open source webserver for multi-omics data store and descriptional visualization
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4 months ago
Zhilong Jia ★ 2.1k

Any open-source web server (or framework) for multi-omics and sample metadata management and descriptional visualisation is available?

This kind of webserver can be used to store the raw data of multi-omics (such as genomics, transcriptomics, proteomics, metabolomics, microbiome, epigenome), key omics files (e.g. path to files), such as vcf, matrix of expression. Meanwhile, a descriptional visualisation of those matrix data will be better. Thank you.

webserver multi-omics open-source • 372 views
Entering edit mode
4 months ago

Gen3 is probably the closest to what you were thinking of. Self-hosting is possible, but you will probably need full-time engineer(s) in your organization to set up and maintain the system.

As soon as the amount of your data reaches a level where the benefits of having such a system outweighs the effort of setting one up, customizing and maintaining it unfortunately warrants full-time engineers. Here, a LinkedIn engineer nicely elaborates on the challenges of building and maintaining such a system. Many large companies have worked on internal tooling to make datasets discoverable across the whole organization by gathering all metadata into a central data catalogue, and basically all ended up building their own custom systems to meet their demands. Thus, there is no shortage of open-source systems you could customize to manage your metadata, but none will work out of the box and still require substantial work on your side:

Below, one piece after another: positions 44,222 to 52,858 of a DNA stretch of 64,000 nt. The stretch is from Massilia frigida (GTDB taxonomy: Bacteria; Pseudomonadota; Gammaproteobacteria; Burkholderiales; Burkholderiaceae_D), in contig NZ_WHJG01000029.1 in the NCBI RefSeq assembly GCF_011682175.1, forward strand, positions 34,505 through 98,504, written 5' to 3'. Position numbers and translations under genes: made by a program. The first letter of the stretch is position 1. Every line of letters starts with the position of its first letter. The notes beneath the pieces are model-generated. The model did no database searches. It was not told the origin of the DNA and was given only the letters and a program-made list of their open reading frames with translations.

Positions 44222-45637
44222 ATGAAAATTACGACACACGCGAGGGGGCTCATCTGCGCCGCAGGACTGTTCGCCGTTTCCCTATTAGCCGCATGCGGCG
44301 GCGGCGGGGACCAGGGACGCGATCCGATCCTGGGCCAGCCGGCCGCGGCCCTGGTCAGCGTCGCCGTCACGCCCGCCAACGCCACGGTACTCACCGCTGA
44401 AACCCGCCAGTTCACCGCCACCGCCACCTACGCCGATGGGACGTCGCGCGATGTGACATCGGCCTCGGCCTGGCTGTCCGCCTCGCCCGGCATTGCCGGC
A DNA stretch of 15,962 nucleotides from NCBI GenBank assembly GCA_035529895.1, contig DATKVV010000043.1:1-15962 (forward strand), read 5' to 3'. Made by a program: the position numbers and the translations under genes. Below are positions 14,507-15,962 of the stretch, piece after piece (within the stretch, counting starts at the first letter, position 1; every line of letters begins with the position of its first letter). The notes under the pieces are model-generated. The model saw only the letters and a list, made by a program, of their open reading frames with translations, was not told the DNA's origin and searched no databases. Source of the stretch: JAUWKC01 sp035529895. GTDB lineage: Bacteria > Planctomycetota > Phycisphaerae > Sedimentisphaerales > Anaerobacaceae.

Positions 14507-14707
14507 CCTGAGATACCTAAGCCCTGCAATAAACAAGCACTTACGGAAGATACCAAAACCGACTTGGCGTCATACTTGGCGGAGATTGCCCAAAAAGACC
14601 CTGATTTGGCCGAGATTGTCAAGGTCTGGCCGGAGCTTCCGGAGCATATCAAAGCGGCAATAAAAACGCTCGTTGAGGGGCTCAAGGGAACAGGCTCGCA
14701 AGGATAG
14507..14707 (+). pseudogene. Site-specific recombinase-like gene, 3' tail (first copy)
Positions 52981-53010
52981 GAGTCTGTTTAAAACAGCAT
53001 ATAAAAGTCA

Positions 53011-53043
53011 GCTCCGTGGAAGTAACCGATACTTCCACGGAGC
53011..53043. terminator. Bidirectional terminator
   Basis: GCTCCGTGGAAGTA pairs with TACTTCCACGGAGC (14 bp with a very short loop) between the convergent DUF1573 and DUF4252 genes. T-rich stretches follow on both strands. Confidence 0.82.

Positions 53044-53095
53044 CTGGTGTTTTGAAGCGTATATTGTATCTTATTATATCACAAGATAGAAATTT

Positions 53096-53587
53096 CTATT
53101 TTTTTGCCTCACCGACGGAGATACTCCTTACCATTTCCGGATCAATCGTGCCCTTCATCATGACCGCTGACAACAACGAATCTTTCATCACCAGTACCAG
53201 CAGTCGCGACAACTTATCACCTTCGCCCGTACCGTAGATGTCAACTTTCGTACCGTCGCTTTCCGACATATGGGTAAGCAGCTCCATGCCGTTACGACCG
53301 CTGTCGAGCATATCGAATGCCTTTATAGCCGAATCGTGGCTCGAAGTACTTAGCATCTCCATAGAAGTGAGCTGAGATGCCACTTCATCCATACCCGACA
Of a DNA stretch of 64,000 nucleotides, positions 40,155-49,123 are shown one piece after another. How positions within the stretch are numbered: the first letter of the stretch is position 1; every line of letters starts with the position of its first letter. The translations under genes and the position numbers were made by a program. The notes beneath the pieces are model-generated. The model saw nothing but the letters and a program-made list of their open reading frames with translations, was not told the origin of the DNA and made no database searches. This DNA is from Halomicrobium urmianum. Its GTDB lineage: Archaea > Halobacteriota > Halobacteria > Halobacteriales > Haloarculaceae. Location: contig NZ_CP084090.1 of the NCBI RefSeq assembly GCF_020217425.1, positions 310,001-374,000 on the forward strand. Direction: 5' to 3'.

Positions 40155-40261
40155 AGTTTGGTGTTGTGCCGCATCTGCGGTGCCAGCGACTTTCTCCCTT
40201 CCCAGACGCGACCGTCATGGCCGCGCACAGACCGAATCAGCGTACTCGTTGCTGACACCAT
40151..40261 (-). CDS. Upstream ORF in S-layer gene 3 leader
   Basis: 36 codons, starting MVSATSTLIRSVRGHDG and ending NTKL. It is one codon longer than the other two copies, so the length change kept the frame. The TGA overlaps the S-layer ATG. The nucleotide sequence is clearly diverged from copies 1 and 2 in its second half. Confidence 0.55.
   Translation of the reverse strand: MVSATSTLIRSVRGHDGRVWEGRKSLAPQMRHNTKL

There are also some other efforts to build data platforms with a biology/genomics focus, but as far as I know the Elixir Data Catalogue, the European Genomic Data Infrastructure (GDI) and the German Human Genome-Phenome Archive are all work in progress.

For raw data storage, you could also take a look at Hail, but maybe a simple object store with a mantis index is already sufficient for your needs. If you need to serve bioinformatic file formats via a network, various implementations of the htsget protocol (e.g. in Rust) are available. For data versioning, Restic respectively it's reimplementation Rustic could be a relatively straightforward solution that also works without much overhead on the level of single workgroups.


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